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16 December 2022, 17:40
A musical YouTuber dived into the sea to play a song from ‘The Little Mermaid’. And now we know how a piano sounds underwater...
‘Underwater pianist’ Joe Jenkins is a master in making videos of pianos being played in unusual places. From outside Buckingham Palace, to an actual hot air balloon, his acoustic adventures have gained him more than four million YouTube subscribers.
As his latest pianistic venture, Jenkins was challenged by one of his followers to sink a piano into the sea, and play it.
“In this video,” Jenkins says of his performance, “I play the song ‘Under the Sea’ actually under the sea.”
Wearing scuba diving gear and a two-piece red suit, the YouTuber dives into the deep waters off Swanage on the south coast of England and plays the song ‘Under the Sea’ from Disney’s The Little Mermaid.
Read more: Engineer fills his piano with water and climbs inside it like a swimming pool
Ahead of the shoot, he appeared on UK television to pledge that he would take on the challenge.
After speaking to millions live on air, Jenkins was informed that this challenge had already been done by the YouTuber Zealous, who filmed himself ‘playing’ a sunken piano sculpture underwater in the Bahamas, placed there by American illusionist David Copperfield.
But while the sculpture (see below) does emit soft classical music, the piano is in fact, unplayable.
Read more: 16 striking musical sculptures that adorn the world’s streets and parks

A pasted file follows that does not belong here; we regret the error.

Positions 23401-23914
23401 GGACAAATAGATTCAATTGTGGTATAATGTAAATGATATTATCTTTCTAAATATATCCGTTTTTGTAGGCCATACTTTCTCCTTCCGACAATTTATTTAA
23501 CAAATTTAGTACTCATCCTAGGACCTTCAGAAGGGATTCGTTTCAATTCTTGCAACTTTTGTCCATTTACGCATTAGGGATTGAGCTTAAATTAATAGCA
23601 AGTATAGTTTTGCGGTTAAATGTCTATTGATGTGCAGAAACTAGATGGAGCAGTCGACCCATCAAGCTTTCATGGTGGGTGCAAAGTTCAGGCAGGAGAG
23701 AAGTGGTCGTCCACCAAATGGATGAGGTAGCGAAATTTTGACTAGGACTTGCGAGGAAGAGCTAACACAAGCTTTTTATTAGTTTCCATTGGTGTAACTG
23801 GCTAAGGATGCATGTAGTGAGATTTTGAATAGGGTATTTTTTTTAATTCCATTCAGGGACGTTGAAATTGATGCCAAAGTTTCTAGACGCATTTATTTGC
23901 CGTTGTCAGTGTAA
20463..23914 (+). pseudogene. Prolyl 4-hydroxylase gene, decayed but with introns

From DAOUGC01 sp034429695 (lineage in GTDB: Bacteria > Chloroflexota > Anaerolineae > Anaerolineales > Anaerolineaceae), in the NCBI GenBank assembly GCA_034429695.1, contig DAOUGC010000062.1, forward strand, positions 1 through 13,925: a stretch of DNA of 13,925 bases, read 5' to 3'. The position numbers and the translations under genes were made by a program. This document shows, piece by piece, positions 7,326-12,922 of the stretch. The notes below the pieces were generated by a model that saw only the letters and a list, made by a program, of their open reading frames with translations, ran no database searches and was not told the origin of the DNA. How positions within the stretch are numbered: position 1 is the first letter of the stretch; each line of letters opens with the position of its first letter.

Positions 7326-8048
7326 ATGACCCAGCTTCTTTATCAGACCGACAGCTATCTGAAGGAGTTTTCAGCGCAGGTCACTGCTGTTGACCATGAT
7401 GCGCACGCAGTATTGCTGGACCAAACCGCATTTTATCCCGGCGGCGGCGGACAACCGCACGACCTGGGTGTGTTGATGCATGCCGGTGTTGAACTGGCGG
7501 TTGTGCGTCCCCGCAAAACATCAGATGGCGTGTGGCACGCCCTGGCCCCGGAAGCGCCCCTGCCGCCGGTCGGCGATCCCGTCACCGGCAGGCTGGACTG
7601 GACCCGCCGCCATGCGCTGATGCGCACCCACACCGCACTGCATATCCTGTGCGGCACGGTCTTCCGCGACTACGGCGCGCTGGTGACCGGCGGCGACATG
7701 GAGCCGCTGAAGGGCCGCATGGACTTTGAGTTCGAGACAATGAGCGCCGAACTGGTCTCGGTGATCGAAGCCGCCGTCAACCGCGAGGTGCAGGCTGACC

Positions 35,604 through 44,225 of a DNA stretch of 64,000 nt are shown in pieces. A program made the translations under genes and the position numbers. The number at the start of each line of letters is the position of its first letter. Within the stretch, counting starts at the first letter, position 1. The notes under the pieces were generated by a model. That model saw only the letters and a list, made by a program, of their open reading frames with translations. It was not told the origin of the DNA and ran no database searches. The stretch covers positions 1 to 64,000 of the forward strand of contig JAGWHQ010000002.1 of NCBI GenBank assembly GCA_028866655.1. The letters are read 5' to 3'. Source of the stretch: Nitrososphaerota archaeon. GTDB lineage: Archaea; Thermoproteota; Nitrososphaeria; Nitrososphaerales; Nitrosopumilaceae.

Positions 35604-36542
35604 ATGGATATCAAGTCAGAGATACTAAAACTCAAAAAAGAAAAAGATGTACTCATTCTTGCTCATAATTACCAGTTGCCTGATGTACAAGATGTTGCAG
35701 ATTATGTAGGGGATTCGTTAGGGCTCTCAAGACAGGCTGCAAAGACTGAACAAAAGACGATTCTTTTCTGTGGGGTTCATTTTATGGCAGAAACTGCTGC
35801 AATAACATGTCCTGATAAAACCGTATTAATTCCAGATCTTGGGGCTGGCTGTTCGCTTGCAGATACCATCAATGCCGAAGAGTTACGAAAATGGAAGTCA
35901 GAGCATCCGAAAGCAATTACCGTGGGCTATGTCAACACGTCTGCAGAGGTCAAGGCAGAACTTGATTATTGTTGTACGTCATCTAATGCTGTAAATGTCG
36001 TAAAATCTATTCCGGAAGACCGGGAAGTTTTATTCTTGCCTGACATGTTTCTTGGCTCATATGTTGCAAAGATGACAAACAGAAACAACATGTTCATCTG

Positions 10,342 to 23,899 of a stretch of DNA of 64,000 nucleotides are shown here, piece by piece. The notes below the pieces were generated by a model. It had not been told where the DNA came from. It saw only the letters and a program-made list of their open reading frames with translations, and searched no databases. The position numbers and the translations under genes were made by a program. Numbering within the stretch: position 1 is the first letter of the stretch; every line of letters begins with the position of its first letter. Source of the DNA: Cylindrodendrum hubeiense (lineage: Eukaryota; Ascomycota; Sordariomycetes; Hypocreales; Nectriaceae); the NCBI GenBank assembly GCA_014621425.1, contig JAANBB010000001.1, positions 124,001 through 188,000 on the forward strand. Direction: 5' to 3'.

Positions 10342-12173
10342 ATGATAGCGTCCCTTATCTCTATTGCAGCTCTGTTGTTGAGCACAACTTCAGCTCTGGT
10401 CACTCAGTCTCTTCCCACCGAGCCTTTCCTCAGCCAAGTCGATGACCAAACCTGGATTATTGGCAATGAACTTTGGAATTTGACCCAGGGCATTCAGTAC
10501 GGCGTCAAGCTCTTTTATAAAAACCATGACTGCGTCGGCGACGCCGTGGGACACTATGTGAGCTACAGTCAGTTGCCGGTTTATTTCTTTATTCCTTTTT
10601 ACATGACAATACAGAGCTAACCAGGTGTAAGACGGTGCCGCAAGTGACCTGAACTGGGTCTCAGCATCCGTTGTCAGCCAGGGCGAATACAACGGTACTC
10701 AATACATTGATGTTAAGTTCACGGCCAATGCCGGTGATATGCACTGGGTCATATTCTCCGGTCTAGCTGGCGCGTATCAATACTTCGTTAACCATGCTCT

Logistically, Jenkins said that finding a piano whose keys wouldn’t expand when immersed in water, was a challenge in itself.
The piano he eventually landed on was a Shannon Lindner instrument, purchased from a family in Tewkesbury. Lindner pianos use plastic, rather than wooden, mechanisms, which do not expand. “I think that will be the key to solving my problem!” Jenkins says in the video.
Before moving the piano from the family’s house, Jenkins gave them a taster of its new home with a quick rendition of The Beatles’ ‘Yellow Submarine’.
“Like a yellow submarine, I turned my piano into a submarine and I waterproofed [the instrument],” he adds on the YouTube video.
Ready to play the piano underwater, Jenkins had one more problem to solve – getting the piano keys to sound underwater. He added pins to the piano’s hammers meaning it would be metal discs hitting the strings, rather than felt, producing a sound more akin to a harpsichord.
“This was amazing!!” one of Jenkins’ followers commented on the end result. “Now I doubt you could play Mr Blue Sky while in the sky.”